Drop Shotting the Sick Stick in Standing Timber
When most people think of drop shotting, 4 to 8 lb line, tiny hooks and small baits come to mind. But drop shotting doesn’t have to be as “finessy” as most think. Granted the technique was originated as a means to catch pressured or negative bass, but the actual drop shot technique is just a method to present your bait so that it hovers slightly off the bottom. The rule book never stated “Your bait and hook have to be tiny!”. So what if you’re in a situation where you have negative fish that are either buried in or close to snaggy cover such as thick brush, stacked laydowns or standing timber? Tossing an exposed hook and light line into the cover can be a recipe for disaster. So what do I do in these situations? I go in after them…but I use the correct gear to get them out. My set up for fishing this way consists of a 7'3" Medium action spinning rod and a reel spooled with 20 lb braid topped with a 8 foot section of 12 lb Fluorocarbon leader. This combination gives me just enough strength to successfully work (not horse) the bass out of the wood. As for the business end, I opt for a Sick Stick in green pumpkin with purple flake for two reasons. 1, because it’s a very natural looking color and looks like a fat night crawler to the bass. 2, with subtle movements of the rod I can make the offering appear as a super easy meal to catch, and eventually tease the bass into submission. Now for the hook and rigging for this type of cover; I tex-pose the Sick Stick on a 2/0 EWG regular wire hook and make sure the point of the hook is buried well into the bait to prevent getting hung up in the wood. I use the same knot you would use for standard drop shotting (Palomar knot then run the tag line back through the eye). The 2/0 EWG hook gives me a deeper hook set plus it also allows me to set the hook much harder so I can get the bass’s head facing in my direction to give me a jump start on getting them out of the cover. I generally start with the hook about 12 to 16 inches above the drop shot weight.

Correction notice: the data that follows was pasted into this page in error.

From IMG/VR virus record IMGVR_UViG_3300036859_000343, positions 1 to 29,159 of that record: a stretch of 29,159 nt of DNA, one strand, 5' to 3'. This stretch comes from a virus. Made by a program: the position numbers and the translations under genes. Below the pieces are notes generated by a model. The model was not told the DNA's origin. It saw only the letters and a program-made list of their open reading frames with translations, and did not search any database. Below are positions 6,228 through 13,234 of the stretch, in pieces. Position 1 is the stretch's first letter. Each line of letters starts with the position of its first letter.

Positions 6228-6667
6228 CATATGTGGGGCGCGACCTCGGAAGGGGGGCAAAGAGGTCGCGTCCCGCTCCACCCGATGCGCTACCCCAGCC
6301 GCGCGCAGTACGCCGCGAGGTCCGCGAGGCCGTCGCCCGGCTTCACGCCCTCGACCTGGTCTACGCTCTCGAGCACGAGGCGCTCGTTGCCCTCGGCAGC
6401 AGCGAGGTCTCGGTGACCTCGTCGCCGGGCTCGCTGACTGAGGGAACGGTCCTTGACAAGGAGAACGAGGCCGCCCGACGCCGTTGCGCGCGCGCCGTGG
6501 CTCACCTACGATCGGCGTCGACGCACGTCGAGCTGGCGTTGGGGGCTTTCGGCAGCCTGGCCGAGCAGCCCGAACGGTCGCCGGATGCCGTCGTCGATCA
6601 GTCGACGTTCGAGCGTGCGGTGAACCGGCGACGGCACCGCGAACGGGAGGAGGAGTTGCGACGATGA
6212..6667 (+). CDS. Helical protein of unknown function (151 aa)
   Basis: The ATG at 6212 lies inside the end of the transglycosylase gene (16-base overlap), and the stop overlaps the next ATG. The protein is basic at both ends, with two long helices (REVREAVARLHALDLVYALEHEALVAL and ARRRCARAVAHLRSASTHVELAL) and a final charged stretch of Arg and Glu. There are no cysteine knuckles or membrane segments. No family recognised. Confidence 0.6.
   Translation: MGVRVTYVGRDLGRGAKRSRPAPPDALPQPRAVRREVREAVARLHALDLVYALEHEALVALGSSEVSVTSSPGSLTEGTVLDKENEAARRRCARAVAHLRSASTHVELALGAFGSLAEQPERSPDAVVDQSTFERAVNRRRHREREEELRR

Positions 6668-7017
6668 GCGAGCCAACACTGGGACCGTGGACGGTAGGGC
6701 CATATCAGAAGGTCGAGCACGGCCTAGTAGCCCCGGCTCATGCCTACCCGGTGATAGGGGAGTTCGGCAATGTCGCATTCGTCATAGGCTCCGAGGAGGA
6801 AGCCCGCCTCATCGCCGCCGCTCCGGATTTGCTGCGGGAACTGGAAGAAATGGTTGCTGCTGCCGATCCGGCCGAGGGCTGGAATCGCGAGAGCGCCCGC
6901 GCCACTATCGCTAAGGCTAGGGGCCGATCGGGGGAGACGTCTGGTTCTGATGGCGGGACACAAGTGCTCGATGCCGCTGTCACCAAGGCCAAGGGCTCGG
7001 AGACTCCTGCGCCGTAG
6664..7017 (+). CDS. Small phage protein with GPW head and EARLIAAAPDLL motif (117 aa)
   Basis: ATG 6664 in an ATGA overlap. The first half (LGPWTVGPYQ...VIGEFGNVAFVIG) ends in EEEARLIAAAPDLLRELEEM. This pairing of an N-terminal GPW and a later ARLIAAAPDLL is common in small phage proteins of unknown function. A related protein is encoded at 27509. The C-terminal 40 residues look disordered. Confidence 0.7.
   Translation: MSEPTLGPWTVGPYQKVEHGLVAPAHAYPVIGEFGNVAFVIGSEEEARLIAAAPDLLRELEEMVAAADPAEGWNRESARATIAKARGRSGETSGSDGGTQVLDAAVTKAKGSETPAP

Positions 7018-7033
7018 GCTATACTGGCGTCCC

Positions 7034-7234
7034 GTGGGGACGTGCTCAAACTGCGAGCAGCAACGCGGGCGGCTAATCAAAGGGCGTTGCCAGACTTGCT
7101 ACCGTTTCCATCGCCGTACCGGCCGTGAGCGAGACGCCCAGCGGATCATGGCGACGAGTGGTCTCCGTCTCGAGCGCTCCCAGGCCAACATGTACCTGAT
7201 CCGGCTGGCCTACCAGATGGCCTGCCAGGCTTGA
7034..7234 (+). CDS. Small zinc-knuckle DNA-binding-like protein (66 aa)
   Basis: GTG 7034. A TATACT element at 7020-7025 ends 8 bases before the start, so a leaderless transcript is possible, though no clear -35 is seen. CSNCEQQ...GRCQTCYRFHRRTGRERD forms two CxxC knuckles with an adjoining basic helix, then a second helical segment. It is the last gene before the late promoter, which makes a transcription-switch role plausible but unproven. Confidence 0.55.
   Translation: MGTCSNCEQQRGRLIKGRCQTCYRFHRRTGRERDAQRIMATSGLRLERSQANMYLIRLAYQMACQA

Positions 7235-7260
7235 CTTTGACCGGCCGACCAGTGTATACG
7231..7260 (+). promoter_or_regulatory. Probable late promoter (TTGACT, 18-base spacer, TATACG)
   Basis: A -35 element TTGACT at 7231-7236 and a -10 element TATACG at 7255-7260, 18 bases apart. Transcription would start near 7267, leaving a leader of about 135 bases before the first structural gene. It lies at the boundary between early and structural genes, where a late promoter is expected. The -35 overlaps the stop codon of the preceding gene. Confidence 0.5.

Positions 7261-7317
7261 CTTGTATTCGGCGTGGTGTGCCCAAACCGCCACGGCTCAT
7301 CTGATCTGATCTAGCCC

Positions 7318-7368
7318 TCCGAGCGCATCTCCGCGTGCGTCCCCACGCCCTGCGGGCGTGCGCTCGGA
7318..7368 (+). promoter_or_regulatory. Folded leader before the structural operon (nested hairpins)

So let’s move forward to “working” the bait. Remember, we’re after negative or pressured bass that have a strike zone that’s very small (small as in an arm’s length away). The only way you’re going to get the bass to strike is to keep the Sick Stick in the strike zone long enough for that bass to finally break down and eat it. Soaking the bait (motionless) in the same spot for minutes at a time followed by a couple really slow, lazy twitches, and then soaking again will make the temptation too irresistible to pass up. With enough persuasion, the bass will eventually move up and engulf the bait. But if you work the bait out of the strike zone too quickly, you just blew your opportunity on a catchable fish. And this is where Hog Tonic plays a major role in this game. I don’t just want the bass to strike the Sick Stick, I want them to lock onto it. So every bait I throw has been marinated in Hog Tonic for several minutes if not hours before use. A lot of the times in these situations the hits will be extremely subtle and I want the bass to hold on long enough for me to detect the fish and have time to rear back on them. So now the fun begins! Once I give them a stout hook set, I keep my drag set just heavy enough to give me just the right amount of power to more or less “guide” the fish out the cover with authority vs trying to horse them like I had my flipping stick in my hand. The heavier line definitely allows me to put substantial pressure on them while the long 7'3" medium action rod has enough play in it to prevent me from bending out the hook during the tug-of-war in the cover. The technique is definitely rewarding if you can discipline yourself to do so (see the attached video which was filmed in 20 ft of water in standing timber…out of a kayak!).
So at the end of the day, what’s the moral of the story for all of this? It’s simple! Keep an open mind and think outside of the box! Get out of your comfort zone and tweak techniques to suit the situation and conditions your dealt with even if it means going against the grain. Don’t be the person that says “Hey, I wish I would have thought of that”. Be the creative one and beat the fish at their own game! A very wise and experienced angler once said “The fish are always there. If you didn’t get bit, that just means you weren’t smart enough to figure them out that day”. So don’t let the fish outsmart you. I mean, after all…they’re just fish right?